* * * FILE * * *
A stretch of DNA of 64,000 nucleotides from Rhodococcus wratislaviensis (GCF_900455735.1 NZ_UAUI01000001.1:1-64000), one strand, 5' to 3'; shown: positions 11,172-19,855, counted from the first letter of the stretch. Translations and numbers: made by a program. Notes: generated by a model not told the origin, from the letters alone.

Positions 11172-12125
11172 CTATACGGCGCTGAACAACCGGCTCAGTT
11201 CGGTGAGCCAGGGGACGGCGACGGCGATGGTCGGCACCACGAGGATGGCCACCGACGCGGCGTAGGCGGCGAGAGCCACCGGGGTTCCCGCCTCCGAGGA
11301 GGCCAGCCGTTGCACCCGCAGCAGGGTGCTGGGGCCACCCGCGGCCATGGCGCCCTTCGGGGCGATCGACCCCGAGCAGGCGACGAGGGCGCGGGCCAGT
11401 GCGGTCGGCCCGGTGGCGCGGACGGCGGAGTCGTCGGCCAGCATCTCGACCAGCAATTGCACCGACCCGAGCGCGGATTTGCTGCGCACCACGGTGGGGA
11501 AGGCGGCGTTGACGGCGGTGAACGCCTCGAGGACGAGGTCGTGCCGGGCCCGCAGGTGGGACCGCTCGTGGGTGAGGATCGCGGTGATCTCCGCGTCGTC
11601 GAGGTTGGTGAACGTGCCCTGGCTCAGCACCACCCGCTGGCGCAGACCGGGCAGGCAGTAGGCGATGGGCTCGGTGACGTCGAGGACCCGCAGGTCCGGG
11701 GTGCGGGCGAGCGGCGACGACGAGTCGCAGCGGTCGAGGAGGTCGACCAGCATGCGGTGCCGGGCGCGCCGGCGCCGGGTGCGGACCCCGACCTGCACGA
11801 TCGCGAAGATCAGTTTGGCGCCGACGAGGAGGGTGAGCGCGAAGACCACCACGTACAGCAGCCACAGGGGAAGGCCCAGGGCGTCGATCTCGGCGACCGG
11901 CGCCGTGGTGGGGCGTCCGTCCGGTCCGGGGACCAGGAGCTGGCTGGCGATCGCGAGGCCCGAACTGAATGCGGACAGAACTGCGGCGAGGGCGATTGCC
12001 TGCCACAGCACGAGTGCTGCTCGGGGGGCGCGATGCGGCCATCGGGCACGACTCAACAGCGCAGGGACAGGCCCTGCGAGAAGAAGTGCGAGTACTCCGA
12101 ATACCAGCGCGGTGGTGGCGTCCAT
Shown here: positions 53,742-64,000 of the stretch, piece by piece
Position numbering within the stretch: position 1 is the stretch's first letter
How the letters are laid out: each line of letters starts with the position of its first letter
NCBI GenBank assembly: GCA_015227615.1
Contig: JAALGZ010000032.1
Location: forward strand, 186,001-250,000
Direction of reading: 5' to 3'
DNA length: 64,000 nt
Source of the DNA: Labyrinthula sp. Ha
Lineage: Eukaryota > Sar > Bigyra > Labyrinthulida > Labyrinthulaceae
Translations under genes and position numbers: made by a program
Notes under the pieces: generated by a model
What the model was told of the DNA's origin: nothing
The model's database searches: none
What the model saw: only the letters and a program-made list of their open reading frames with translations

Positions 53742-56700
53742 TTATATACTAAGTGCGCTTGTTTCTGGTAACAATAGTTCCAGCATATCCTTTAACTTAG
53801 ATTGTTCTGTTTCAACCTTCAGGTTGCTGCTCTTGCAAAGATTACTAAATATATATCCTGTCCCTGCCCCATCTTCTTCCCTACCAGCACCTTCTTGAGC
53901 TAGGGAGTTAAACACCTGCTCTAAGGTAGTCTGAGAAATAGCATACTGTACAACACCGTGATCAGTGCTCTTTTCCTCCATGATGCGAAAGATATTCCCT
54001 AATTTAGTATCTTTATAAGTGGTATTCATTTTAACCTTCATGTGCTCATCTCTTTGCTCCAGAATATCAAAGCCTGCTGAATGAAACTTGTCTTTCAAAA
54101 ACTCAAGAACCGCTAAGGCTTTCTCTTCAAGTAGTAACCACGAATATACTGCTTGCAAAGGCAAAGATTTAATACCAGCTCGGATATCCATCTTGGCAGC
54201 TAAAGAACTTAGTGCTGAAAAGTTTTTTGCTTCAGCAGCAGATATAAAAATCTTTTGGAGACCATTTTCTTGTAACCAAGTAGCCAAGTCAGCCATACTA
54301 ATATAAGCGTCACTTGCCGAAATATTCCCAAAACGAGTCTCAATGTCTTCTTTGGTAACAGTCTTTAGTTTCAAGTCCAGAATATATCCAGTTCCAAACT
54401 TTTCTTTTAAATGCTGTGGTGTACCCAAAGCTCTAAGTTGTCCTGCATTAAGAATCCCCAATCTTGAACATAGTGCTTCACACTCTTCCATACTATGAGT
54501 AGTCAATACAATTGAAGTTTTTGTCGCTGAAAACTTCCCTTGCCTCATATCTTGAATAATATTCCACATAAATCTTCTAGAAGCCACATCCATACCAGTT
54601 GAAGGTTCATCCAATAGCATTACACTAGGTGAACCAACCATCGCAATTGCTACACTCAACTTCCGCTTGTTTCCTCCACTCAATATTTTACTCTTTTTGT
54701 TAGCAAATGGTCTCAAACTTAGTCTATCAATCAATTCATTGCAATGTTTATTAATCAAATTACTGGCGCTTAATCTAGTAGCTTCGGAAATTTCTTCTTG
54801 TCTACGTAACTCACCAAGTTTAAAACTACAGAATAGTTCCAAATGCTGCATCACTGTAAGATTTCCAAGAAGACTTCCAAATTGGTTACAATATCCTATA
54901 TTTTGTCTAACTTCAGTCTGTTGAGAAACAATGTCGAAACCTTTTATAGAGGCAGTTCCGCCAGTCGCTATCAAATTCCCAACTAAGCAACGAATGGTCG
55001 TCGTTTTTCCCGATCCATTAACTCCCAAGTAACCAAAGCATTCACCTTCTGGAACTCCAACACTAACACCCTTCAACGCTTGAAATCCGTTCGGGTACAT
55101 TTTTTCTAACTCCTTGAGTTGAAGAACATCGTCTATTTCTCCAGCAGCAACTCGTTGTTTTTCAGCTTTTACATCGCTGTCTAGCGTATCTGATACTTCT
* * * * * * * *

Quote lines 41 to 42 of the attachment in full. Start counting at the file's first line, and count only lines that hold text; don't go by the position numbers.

54801 TCTACGTAACTCACCAAGTTTAAAACTACAGAATAGTTCCAAATGCTGCATCACTGTAAGATTTCCAAGAAGACTTCCAAATTGGTTACAATATCCTATA
54901 TTTTGTCTAACTTCAGTCTGTTGAGAAACAATGTCGAAACCTTTTATAGAGGCAGTTCCGCCAGTCGCTATCAAATTCCCAACTAAGCAACGAATGGTCG